Aged care’s challenge to break diversity barriers
DO PEOPLE who identify as LGBTIQ* need or want their own distinct aged care?
It seemed a reasonable question when the press release arrived late last year announcing Arcare had opened Queensland's first aged care home for LGBTIQ clients at Parkwood on the Gold Coast.
But research and talking to people affected makes the answer clear - they deserve that choice.
The first clue should have been that the press release hailed the opening as occurring less than 30 years after Queensland decriminalised homosexuality.
Because how does someone who has spent the greater part of their life being vilified, forced to hide part of who they are, facing possible jail or electric shock "cure/conversion treatments" for their sexuality, find a community they trust in which to grow old?
How can they be themselves without fear, form friendships and have confidence that they or their loved one are receiving quality health care as they age?
The Federal Government has recognised in its LGBTIQ Inclusion and Awareness in Aged Care report that to understand people's current experiences, including reticence to disclose sexuality or to enter aged care, and higher levels of anxiety, depression and suicidal ideation, we have to understand their past.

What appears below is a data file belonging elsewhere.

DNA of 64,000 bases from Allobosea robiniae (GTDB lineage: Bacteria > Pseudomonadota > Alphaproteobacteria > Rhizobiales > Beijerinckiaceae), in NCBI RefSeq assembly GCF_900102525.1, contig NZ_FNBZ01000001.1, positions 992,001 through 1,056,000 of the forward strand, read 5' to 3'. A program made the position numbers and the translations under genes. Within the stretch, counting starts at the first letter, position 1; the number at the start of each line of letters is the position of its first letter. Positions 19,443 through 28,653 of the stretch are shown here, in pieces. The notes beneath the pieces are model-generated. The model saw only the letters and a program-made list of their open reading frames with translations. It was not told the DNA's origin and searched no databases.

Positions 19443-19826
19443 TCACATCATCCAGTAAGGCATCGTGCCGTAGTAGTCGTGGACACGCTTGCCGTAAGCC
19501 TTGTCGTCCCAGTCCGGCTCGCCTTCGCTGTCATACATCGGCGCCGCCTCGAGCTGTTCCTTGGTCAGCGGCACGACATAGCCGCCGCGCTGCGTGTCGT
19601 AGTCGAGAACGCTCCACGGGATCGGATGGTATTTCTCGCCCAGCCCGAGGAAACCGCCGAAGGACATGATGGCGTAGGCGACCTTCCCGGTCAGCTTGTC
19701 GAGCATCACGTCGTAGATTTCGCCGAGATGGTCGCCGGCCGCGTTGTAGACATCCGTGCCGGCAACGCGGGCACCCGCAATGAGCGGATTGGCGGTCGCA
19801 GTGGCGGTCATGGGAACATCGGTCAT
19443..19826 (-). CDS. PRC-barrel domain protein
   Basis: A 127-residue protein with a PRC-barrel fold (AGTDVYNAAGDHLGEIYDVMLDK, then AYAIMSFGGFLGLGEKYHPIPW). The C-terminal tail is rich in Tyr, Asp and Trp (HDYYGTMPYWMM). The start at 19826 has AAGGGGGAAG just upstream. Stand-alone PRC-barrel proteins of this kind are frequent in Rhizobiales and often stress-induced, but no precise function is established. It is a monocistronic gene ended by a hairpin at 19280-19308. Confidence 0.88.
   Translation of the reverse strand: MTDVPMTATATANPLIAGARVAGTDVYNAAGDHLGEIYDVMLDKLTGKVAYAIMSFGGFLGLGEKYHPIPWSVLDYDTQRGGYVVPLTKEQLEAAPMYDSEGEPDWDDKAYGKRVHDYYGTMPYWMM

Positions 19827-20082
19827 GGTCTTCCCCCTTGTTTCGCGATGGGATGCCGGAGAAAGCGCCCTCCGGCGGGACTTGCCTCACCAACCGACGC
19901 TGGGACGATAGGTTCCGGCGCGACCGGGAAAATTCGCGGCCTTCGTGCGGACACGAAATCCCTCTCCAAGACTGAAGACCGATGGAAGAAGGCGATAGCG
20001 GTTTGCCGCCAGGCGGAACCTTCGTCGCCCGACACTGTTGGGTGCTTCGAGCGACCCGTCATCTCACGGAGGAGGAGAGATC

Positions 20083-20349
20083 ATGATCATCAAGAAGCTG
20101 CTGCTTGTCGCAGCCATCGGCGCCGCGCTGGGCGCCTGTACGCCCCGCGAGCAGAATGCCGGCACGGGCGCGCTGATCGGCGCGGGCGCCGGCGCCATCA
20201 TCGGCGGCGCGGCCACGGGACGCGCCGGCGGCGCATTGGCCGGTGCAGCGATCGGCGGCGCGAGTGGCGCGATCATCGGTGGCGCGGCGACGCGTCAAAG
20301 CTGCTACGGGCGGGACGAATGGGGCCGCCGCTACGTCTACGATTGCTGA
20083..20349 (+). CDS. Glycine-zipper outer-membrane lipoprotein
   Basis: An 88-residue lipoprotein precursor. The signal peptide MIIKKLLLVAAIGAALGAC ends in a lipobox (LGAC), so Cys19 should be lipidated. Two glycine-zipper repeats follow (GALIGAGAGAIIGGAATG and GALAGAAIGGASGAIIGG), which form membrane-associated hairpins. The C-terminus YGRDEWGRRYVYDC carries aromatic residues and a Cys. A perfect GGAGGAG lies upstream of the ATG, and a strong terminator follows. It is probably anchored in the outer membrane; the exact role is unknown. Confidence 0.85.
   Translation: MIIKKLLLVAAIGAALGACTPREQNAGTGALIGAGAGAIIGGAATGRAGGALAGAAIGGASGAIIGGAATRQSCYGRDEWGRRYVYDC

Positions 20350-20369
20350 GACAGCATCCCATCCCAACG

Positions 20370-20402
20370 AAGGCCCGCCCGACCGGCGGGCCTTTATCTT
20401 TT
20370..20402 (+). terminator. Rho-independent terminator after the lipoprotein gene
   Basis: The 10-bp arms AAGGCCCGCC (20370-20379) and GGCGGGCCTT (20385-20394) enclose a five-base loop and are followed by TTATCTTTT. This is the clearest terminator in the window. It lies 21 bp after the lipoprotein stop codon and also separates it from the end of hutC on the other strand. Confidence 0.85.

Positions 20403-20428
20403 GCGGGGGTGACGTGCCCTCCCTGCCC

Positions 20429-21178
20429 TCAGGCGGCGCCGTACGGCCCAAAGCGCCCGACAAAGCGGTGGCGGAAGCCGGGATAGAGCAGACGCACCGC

LOVE, LIFE AND DEMENTIA: A PERSONAL ACCOUNT
It can be as simple, Anne Tudor explained, as feeling comfortable to hug, kiss or hold hands with a loved one - things heterosexual couples take for granted.
It doesn't seem much to ask, especially given the heartbreaking position in which Anne has found herself and partner Edie Mayhew.
The couple have traced Edie's dementia journey in film, and have followed her into residential care showing the pain of separation in the recently released film Mr Velvet Ears.
The title is a reference to Edie's much-loved care dog, through whose eyes the transition is depicted.
"I miss her brain, her mind, her conversation; I miss her strength," Anne said of Edie, who was diagnosed in 2010 at age 59 with dementia.
She describes the film as "very raw and honest", filmed on the day of the move, the day before and again three months after Edie went into residential care.
"We have always been motivated to educate people around dementia, and to encourage people to open their hearts and not be frightened of it, although it is a terrible disease," Anne said.
"The person you love is still there, but in a changed way.
"We had eight years living together after Edie's diagnosis, and our lives haven't finished yet, so it's about presenting a positive message because there aren't enough of those out there."
She hopes the film opens discussions about aspects of dementia care for the LGBTIQ community and the community in general.
"Ours is a beautiful story and we are really lucky to have had such a wonderful relationship," Anne said.
This is the couple's fourth film, with Anne and Edie previously celebrating their 33rd anniversary, including their recommitment ceremony on September 2017 in a film called The Circle of Love for the Victorian Seniors Festival.
"When we got together 33 years ago we kept it pretty quiet," Anne said of the ceremony.
"It was a very different world back then - you didn't tell people you were lesbian.
"We were in love - but we've never formally celebrated our love with family and friends because we didn't feel it was OK to do so.